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#3 Prevenient Grace… A God Who Seeks

Matthew 18:12-14 (NRSV)

What do you think? If a shepherd has a hundred sheep, and one of them has gone astray, does he not leave the ninety-nine on the mountains and go in search of the one that went astray?  And if he finds it, truly I tell you, he rejoices over it more than over the ninety-nine that never went astray.  So it is not the will of your Father in heaven that one of these little ones should be lost.

Luke 19:1-10 (NRSV)

He (Jesus) entered Jericho and was passing through it.  A man was there named Zacchaeus; he was a chief tax collector and was rich.  He was trying to see who Jesus was, but on account of the crowd he could not, because he was short in stature.  So he ran ahead and climbed a sycamore tree to see him, because he was going to pass that way.  When Jesus came to the place, he looked up and said to him, “Zacchaeus, hurry and come down; for I must stay at your house today.”  So he hurried down and was happy to welcome him.  All who saw it began to grumble and said, “He has gone to be the guest of one who is a sinner.”  Zacchaeus stood there and said to the Lord, “Look, half of my possessions, Lord, I will give to the poor; and if I have defrauded anyone of anything, I will pay back four times as much.”  Then Jesus said to him, “Today salvation has come to this house, because he too is a son of Abraham.  For the Son of Man came to seek out and to save the lost.”

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How long has it been since you have played “Hide and Seek?”  If you have had small children around your house like we had for many years, you know that “Hide and Seek” is a favorite past-time for kids, especially on rainy days.  I think all children love the challenge of trying to find someplace in the house they can hide where their parents will never think to look. 

It reminds me of an incident I heard about some time back.  A young boy wanted his mother to play Hide and Seek with him, but she was too busy.  So, he began to play by himself.  He would run and hide, then call-out to his mom to find him.  She would stop whatever she was doing just long enough to locate him, then return to what she had been doing.  This happened several times, and each time, mom went and found her son.

Then the calling-out stopped, and mom assumed that her son had gotten bored and had started doing something else.  After twenty minutes or so, the mother realized that it had been AWFULLY quiet and went to call her son.  He didn’t answer.  Alarmed, she began to search the house, looking in all the usual places he was likely to be, but he has nowhere to be found.  Frantic by this time, she searched outside, and then ran to the neighbors to ask if they had seen him.  No one had.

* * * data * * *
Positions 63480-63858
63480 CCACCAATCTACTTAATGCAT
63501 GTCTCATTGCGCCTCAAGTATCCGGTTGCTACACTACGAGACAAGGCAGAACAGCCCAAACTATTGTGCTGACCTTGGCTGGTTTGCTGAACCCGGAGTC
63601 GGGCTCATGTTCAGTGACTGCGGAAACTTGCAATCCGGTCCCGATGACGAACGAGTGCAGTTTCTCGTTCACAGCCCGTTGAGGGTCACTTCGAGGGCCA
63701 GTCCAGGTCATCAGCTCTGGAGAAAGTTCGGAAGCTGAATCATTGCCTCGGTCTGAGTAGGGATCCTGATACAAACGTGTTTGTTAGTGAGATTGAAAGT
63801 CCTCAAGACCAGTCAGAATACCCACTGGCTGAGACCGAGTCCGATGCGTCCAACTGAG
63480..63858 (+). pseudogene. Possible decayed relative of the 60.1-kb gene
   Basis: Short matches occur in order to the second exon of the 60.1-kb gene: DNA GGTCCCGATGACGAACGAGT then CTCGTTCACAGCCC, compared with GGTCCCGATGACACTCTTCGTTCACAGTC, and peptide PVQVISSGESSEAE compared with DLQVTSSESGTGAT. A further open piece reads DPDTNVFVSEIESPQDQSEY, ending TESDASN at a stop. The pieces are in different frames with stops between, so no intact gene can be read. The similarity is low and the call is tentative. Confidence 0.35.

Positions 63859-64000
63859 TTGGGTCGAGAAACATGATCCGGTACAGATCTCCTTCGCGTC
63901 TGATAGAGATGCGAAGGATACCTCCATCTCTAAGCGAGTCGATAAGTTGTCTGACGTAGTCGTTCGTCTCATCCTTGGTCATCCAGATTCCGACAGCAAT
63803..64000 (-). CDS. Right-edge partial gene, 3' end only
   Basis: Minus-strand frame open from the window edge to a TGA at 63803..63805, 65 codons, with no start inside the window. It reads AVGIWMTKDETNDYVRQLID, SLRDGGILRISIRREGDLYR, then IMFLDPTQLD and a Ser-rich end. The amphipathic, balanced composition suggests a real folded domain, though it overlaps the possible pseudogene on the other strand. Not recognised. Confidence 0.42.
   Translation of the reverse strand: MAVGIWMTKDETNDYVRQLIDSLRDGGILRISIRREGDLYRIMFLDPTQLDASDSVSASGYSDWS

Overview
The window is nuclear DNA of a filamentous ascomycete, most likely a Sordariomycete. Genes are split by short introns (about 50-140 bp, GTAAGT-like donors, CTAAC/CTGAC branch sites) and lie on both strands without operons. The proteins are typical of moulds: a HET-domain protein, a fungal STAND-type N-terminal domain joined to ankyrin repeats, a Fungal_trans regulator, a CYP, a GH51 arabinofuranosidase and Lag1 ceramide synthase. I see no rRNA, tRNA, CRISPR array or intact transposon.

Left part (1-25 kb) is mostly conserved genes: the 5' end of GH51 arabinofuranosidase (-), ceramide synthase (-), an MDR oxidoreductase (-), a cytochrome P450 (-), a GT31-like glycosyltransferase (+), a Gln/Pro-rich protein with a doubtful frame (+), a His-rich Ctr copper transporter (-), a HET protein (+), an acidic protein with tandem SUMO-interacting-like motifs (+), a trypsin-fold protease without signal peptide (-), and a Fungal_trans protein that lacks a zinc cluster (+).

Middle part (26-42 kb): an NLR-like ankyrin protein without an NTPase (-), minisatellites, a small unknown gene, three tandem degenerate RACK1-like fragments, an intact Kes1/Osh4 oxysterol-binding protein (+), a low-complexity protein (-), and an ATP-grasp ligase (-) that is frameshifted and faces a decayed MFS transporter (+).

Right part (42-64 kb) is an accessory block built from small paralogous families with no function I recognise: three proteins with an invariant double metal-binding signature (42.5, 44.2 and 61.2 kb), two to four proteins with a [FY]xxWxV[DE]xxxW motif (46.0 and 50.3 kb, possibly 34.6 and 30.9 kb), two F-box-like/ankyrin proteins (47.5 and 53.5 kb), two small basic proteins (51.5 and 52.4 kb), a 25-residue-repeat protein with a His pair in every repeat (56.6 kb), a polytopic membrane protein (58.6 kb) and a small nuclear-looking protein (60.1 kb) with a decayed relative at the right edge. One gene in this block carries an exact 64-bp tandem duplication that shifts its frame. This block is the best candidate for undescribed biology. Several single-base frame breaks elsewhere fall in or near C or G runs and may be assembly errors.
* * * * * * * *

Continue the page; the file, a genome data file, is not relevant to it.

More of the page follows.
Beside herself with worry, the mother ran back into the house to call the police.  As she was dialing, she heard a noise coming from the kitchen.  She hung up and followed the strange noise to the cabinets where she kept her pots and pans.  She opened the door, and there, to her great relief, found her little boy…curled up and fast asleep.

“Hide and Seek:”  It’s a game kids love to play.  But you know…they aren’t the ONLY ones!  We grown-ups like to play “Hide and Seek,” as well…except WE try to hide…from God!  And, thank God, He is willing to “seek” after us.

You know, the Bible is full of stories of persons who were lost or tried to hide from God, whom God sought out:  In the story of Adam and Eve in the Garden of Eden from the Book of Genesis (which we looked at last Sunday), we read how, after Adam and Eve had sinned, they tried to “hide” from God.  But, God went walking through the Garden in the cool of the evening, seeking after them until he found them.

We also have stories about others who tried to hide from God, but whom God sought-out and found:  Moses hid from God in the land of Midian.  But God tracked him down and spoke to him through a burning bush.  The prophet Elijah tried to hide from God in a cave, but God found him there.  The reluctant prophet Jonah thought he could flee from God, but discovered that God would go to the ends of the earth to search him out.

Even in the New Testament we see that our God is a God who “seeks.”  Jesus sought out the twelve Disciples, calling them from their everyday mundane lives and challenged them by saying “follow me.”  The Risen Christ sought out Saul who was persecuting the church and made him Paul, the greatest missionary the world has ever known.

But nowhere do we see that our God is a “God who seeks” more powerfully than in the life and teachings of Jesus.  The two stories read this morning tell us this.  After his encounter with Zacchaeus, Jesus proclaimed the purpose of his coming into the world:  “The Son of Man came to seek and to save the lost.”  And how could this be more beautifully expressed than we find in the parable of the lost sheep that tells of the determination of God to search and search…until every “lost sheep” is found.

You know, I think that the whole Gospel of Jesus Christ can be summarized this way:  “Our God is a SEEKING God” … a God who, like that Good Shepherd, won’t rest until all those who are lost have been found and brought back into the fold.